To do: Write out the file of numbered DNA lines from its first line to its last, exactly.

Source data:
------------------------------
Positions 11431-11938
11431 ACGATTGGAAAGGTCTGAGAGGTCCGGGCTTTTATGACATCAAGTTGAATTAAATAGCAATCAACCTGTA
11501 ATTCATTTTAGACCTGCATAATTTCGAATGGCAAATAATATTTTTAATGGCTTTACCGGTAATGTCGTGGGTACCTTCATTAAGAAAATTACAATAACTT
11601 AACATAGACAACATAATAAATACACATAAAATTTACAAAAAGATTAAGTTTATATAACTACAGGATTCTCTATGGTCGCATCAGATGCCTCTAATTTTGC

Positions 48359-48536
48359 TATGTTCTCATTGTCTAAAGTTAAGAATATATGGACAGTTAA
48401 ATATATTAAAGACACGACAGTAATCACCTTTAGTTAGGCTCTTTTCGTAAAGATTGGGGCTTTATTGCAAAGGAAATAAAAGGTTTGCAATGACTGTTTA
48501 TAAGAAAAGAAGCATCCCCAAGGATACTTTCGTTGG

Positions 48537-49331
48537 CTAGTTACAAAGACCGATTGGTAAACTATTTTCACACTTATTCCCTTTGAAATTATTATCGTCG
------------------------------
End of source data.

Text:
Positions 11431-11938
11431 ACGATTGGAAAGGTCTGAGAGGTCCGGGCTTTTATGACATCAAGTTGAATTAAATAGCAATCAACCTGTA
11501 ATTCATTTTAGACCTGCATAATTTCGAATGGCAAATAATATTTTTAATGGCTTTACCGGTAATGTCGTGGGTACCTTCATTAAGAAAATTACAATAACTT
11601 AACATAGACAACATAATAAATACACATAAAATTTACAAAAAGATTAAGTTTATATAACTACAGGATTCTCTATGGTCGCATCAGATGCCTCTAATTTTGC

Positions 48359-48536
48359 TATGTTCTCATTGTCTAAAGTTAAGAATATATGGACAGTTAA
48401 ATATATTAAAGACACGACAGTAATCACCTTTAGTTAGGCTCTTTTCGTAAAGATTGGGGCTTTATTGCAAAGGAAATAAAAGGTTTGCAATGACTGTTTA
48501 TAAGAAAAGAAGCATCCCCAAGGATACTTTCGTTGG

Positions 48537-49331
48537 CTAGTTACAAAGACCGATTGGTAAACTATTTTCACACTTATTCCCTTTGAAATTATTATCGTCG